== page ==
Finally, Defendant's argument that the testing submitted by Plaintiff is insufficient to demonstrate literal infringement is without merit. The testing demonstrated not only the production of a protein and an enzyme that are not naturally occurring phenomena but also the presence of the particular patented gene in the plant cells taken from Defendant's land. If there could be a more certain method of determining Defendant's use of Plaintiff's patented technology, it is outside the conceptualization of this Court and certainly has not been presented by Defendant. Defendant was clearly using Plaintiff's patented technology in his farming operation without authorization from Plaintiff. Therefore, he was infringing on Plaintiff's patent.
B. Patent Exhaustion and First Sale
Defendant argues that Plaintiff's claims of patent infringement are barred by the doctrines of patent exhaustion and first sale. As a general rule, the sale of a patented device exhausts the patentee's control over the use of that device and no restriction can be placed by the patentee on the buyer's use of that device. B. Braun Med., Inc. v. Abbott Labs., 124 F.3d 1419, 1426 (Fed. Cir. 1997). As the Court of Appeals for the Federal Circuit has held, "[t]he theory behind this rule is that in such a transaction, the patentee has bargained for, and received, an amount equal to the full value of the goods." Id. However, the Federal Circuit, summarizing Supreme Court caselaw, has also held that
This exhaustion doctrine, however, does not apply to an expressly conditional sale or license. In such a transaction, it is more reasonable to infer that the parties negotiated a price that reflects only the value of the "use" rights conferred by the patentee. As a result, express conditions accompanying the sale or license of a patented product are generally upheld. See Mallinckrodt, 976 F.2d [700, ]708, 24 U.S.P.Q.2d at 1177, 1179; cf. General Talking Pictures Corp. v. Western Elec. Co., 305 U.S. 124, 127, 59 S.Ct. 116, 117, 83 L.Ed. 81 (1938) ("That a restrictive license is legal seems clear.").Id. Licensing agreements limiting the right of the purchaser to a single use of the patented product have been held to be legal under the patent law. Mallinckrodt, Inc. v. Medipart, Inc., 976 F.2d 700, 708-09 (Fed. Cir. 1992). As the Court has already held this licensing agreement to be within the scope of the patent grant, the doctrine of exhaustion does not bar this suit for infringement since the sale of Plaintiff's patented gene technology is expressly conditioned on the signing of the restrictive licensing agreement that prohibits the saving of seed and restricts the use of the seed to a single growing season. Accordingly, Defendant's argument of patent exhaustion does not operate to bar Plaintiff's claims for patent infringement.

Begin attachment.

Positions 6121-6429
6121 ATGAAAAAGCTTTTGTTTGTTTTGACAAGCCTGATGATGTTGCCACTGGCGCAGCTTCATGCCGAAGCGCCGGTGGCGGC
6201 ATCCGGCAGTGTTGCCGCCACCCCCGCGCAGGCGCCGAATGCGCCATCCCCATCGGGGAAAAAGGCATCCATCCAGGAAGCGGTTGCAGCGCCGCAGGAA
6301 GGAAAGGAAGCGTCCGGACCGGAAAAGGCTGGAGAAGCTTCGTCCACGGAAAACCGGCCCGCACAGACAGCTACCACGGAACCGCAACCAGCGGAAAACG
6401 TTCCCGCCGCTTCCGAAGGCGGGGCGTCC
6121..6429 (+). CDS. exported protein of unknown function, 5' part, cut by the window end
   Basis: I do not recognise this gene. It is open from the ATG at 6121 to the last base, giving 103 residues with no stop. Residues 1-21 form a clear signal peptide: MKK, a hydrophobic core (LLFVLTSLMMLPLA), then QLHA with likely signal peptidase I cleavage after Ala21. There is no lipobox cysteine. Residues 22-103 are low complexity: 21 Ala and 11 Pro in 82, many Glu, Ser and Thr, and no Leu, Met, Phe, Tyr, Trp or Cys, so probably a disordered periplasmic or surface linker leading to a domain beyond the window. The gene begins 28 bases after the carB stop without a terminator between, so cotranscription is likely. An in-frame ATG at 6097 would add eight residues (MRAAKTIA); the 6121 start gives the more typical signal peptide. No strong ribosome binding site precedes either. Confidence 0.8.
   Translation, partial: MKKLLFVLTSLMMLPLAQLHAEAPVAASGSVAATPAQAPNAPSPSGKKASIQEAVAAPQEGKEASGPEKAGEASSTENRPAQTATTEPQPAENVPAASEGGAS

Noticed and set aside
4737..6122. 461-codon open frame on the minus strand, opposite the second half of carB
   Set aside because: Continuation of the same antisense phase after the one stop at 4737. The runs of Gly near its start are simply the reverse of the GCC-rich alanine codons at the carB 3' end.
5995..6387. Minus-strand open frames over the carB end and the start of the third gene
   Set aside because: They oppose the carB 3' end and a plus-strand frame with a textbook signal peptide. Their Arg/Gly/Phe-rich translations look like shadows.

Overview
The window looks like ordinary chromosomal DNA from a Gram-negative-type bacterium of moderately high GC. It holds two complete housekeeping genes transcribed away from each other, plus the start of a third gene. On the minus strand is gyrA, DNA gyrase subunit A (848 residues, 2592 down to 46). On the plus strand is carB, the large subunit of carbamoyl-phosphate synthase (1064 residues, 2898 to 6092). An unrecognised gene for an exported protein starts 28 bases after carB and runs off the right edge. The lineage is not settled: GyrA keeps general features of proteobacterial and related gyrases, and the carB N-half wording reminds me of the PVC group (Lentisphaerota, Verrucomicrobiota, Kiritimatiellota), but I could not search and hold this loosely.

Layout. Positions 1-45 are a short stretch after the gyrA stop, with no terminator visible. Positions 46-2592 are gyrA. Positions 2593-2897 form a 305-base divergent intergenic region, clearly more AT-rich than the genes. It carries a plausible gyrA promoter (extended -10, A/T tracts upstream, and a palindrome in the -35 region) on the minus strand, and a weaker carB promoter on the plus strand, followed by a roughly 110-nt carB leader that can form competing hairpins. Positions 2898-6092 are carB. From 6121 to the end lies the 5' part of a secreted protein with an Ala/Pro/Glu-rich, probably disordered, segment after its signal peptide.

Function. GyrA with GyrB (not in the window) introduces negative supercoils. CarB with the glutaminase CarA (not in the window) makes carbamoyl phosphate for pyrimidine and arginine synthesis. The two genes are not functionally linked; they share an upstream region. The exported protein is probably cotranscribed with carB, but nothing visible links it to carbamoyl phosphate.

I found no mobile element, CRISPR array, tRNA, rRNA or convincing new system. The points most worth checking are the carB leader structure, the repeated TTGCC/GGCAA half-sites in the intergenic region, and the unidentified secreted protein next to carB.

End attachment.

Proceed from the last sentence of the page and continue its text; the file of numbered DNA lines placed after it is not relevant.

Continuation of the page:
C. Implied License
Defendant also argues that Plaintiff granted Defendant an implied license to use its product when the retailer who sold Defendant seeds with Plaintiff's patented technology signed the licensing agreement for Defendant. In a patent infringement case, the burden of proving the grant of an implied license falls on the party asserting the license, in this case Defendant. The question of whether an implied license has been granted is a question of law for the Court, Glass Equip. Dev. Inc. v. Besten, Inc., 174 F.3d 1337, 1341 (Fed. Cir. 1999), and involves a twopart test by which Defendant must show (1) that there were no other non-infringing uses of the patented material and (2) that the circumstances of the sale plainly indicate that the grant of an implied license should be inferred, Met-Coil Sys. Corp. v. Korners Unltd., Inc., 803 F.2d 684, 686-87 (Fed. Cir. 1986) (citing Bandag, Inc. v. Al Bolser's Tire Stores, Inc., 750 F.2d 903, 924-25 (Fed. Cir. 1984)). While there do not appear to be any non-infringing uses, since the only use of the seed was to be planted for crops, the circumstances of the sale do not indicate that the grant of an implied license should be inferred. First, Defendant admits that the retailer told him specifically that a license had to be signed before the seed could be sold. (Trantham Aff. at 1.) Second, the bags Plaintiff purchased stated specifically that
These seeds are covered under U.S. Patents 4,535,060, 4,940,835 and 5,352,605. The purchase of these seeds conveys no license under said patents to use these seeds. A license must first be obtained from Monsanto Company before these seeds can be used in any way.
(Pl.'s Mot. For Summ. Judg., Statement of Uncontested Facts ¶ 4.) Therefore, even if the retailer signed the licensing agreement for Defendant, Defendant was on notice at the time of the sale that in order to avoid infringing on Plaintiff's patents, he had to obtain a license from Plaintiff prior to any use. Under these circumstances, no grant of implied license should be inferred and the Court HOLDS that none was granted to Defendant for use of these seeds. Accordingly, Plaintiff's patent infringement claims are not barred by the doctrine of implied license.
D. Unclean Hands
Defendant also argues that Plaintiff's claims are barred by the doctrine of unclean hands. Defendant argues that actions for patent infringement are actions in equity and, therefore, Plaintiff's claims are barred because the retailer forged Defendant's signature on the licensing agreement when the seeds were sold. The doctrine of unclean hands operates to deny equitable relief to a party who is "guilty of conduct involving fraud, deceit, unconscionability, or bad faith related to the matter at issue to the detriment of the other party." Performance Unltd., Inc. v. Questar Publishers, Inc., 52 F.3d 1373, 1383 (6th Cir. 1995) (quoting Novus Franchising, Inc. v. Taylor, 795 F. Supp. 122, 126 (M.D.Pa. 1992)). The alleged misconduct by the plaintiff against whom the doctrine of unclean hands is asserted must relate directly to the transaction about which the plaintiff is complaining. Id. at 1383.